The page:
Feb 13, 2010

Rooted product of graphs - Wikipedia, the free encyclopedia


The rooted product of graphs.

In mathematical graph theory, the rooted product of a graph G and a rooted graph H is defined as follows: take |V(G)| copies of H, and for every vertex vi of G, identify vi with the root node of the i-th copy of H.

More formally, assuming that V(G) = {g1, ..., gn}, V(H) = {h1, ..., hm} and that the root node of H is h1, define

G \circ H := (V, E)


V = \left\{(g_i, h_j): 1\leq i\leq n, 1\leq j\leq m\right\}


E = \left\{((g_i, h_1), (g_k, h_1)): (g_i, g_k) \in E(G)\right\} \cup \bigcup_{i=1}^n \left\{((g_i, h_j), (g_i, h_k)): (h_j, h_k) \in E(H)\right\}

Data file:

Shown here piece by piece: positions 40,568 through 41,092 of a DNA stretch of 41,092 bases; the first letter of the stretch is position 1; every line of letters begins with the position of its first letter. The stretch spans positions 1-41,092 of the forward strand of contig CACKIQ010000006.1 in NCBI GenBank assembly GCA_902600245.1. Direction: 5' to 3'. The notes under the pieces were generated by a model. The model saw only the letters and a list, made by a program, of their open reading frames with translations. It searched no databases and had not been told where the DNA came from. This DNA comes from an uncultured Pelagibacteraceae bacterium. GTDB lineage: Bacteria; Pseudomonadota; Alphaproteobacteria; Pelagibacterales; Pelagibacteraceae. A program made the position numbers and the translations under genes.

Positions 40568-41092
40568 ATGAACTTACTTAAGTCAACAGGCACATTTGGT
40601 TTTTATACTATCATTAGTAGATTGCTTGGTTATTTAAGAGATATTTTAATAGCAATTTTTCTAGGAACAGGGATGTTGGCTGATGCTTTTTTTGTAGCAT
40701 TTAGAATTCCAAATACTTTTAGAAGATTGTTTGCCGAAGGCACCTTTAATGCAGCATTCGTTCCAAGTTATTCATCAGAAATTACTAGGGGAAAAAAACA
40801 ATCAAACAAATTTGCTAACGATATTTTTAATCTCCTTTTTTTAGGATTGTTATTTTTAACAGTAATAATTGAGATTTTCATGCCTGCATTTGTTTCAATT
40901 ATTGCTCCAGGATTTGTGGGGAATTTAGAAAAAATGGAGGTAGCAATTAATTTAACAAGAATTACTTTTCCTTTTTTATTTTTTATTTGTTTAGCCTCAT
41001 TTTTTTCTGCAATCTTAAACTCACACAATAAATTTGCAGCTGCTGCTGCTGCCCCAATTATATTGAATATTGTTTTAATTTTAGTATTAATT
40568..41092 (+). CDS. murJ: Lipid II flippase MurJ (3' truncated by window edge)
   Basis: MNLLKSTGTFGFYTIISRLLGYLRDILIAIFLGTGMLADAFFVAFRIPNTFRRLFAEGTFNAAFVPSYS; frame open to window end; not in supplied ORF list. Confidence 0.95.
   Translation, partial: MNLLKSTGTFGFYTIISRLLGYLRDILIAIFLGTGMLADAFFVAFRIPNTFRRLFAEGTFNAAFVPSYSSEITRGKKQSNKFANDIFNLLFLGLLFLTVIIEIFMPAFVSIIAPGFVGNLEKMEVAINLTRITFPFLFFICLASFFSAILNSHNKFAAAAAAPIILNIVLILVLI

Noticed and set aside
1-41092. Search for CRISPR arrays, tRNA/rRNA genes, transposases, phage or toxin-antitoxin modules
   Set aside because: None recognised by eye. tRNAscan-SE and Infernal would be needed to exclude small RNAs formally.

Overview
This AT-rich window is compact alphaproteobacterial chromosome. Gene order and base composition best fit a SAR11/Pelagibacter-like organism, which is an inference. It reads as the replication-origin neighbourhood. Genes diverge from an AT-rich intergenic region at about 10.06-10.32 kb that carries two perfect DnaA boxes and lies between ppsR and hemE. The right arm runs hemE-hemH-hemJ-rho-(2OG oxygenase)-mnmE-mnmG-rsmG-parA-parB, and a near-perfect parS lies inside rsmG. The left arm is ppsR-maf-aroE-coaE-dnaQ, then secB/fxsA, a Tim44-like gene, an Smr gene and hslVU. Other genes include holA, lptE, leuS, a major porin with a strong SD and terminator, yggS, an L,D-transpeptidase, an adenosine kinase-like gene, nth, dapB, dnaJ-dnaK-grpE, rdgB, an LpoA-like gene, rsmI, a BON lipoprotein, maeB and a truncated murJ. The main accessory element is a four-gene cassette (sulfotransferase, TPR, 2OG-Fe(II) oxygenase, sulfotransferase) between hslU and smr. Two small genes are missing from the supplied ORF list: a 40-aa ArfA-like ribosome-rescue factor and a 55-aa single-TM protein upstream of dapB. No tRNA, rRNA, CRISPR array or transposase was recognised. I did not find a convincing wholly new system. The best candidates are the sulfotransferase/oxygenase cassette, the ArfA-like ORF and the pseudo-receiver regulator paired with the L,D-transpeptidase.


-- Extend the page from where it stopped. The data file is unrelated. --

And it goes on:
If G is also rooted at g1, one can view the product itself as rooted, at (g1, h1). The rooted product is a subgraph of the cartesian product of the same two graphs.

The rooted product is especially relevant for trees, as the rooted product of two trees is another tree. For instance, Koh et al. (1980) used rooted products to find graceful numberings for a wide family of trees.

[edit] References

Koh, K. M.; Rogers, D. G.; Tan, T. (1980). "Products of graceful trees". Discrete Mathematics 31 (3): 279–292. doi:10.1016/0012-365X(80)90139-9. MR0584121.

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